Friday, April 19, 2013

Musings for the Fourth Sunday of Easter

MIGUEL’s MUSINGS:  A Lutheran reader
Why On Earth Do We Do That?
Why are we still singing so many Easter songs?
Easter is more than one day:  for centuries the church has celebrated it for 50 days!  In Acts 1:3 we read that the resurrected Christ walked the earth for 40 days before he ascended to the father.  So we commemorate the Ascension 40 days after Easter and the next Sunday after officially ends Eastertide with Pentecost.  50 days is roughly seven sevens, a week of weeks, and just as one day of the week is set aside for worship, so one seventh of the calendar year celebrates Easter.  But 50 days is not all we designate: The church celebrates Easter whenever she gathers to worship by proclaiming the death and resurrection of Christ on our behalf; every Sunday is kind of a mini-Easter.  As we walk with Christ through the major events of his life each church year, Easter remains of highest prominence.  Since Jesus is alive, we know that we shall live as well, and this is the highest cause for rejoicing.  It is why the season (and the hymns of the season) are so filled with shouts of “Alleluia!”  Remember as we sing, though life is not always in “major key,” believers have greater cause to rejoice in the hope of life through Christ.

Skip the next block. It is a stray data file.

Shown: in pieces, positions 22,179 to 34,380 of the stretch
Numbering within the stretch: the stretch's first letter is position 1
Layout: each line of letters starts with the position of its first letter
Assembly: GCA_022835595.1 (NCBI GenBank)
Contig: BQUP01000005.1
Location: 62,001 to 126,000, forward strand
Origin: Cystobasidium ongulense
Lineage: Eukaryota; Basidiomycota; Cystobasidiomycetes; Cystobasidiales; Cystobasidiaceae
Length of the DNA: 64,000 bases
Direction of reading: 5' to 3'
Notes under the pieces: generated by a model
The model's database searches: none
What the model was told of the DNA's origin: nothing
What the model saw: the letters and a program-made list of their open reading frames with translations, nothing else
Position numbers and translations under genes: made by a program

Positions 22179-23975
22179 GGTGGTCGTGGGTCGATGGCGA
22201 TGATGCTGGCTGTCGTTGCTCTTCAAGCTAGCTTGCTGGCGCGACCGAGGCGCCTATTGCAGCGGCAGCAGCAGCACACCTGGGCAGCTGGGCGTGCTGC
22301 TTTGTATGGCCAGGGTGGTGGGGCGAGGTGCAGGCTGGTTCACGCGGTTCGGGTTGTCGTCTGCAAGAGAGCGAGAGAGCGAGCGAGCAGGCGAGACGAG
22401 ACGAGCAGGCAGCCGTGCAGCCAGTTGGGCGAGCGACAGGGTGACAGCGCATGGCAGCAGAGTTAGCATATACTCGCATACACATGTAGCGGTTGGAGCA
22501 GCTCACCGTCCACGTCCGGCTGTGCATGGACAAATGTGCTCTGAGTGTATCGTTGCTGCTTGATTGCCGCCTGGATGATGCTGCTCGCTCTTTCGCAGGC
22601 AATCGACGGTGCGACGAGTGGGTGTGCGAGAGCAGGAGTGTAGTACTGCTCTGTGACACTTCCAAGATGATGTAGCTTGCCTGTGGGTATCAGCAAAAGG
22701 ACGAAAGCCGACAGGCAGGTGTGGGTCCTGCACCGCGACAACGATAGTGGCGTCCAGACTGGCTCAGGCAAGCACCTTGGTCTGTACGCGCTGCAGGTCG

From the Large Catechism:  on the First Commandment:  Let everyone seriously take this passage to heart, lest it be regarded as though a man had spoken it.  For you it is a question of eternal blessing, happiness, and salvation, or of eternal wrath, misery, and woe.  What more would you have or desire than god so kindly promising to be yours with every blessing and to protect and help you in all need?  But unfortunately, the world believes none of this, nor regards it as God’s Word.  The world sees that those who trust in God and not in Mammon suffer care and want, and that the devil opposes and resists them.  They don’t have money or favor or honor, and besides, can scarcely support life.  On the other hand, those who serve Mammon have power, favor, honor, possessions, and every comfort in the eyes of the world.  Therefore, these words must be understood to speak against the appearance of such things.  And we must believe that they do not lie or deceive, but must come true. 


  1. One the first things I saw with a liturgical church is the effect of the Church Year on worship. Growing up in a non-liturgical SBC church, the only three days: Christmas, Palm Sunday and Easter. We followed more of the calendar for our society than for the Church. We had services for Mother's & Father's Day, Memorial Day and Independence Day. I believe that many churches follow the same pattern.

    There is a natural rhythm to the Church Year and is missing in many churches.

    I am now curious why many churches refuse to follow the Church year? Is it too "Catholic", too limiting?

    1. The churches I grew up in followed the secular pattern as well. It's really quite sad. But why many churches refuse to follow the church year is a topic worthy of its own essay. I've heard all the excuses, and bottom line, they're pretty lame. I'll try to write up a post on it sometime.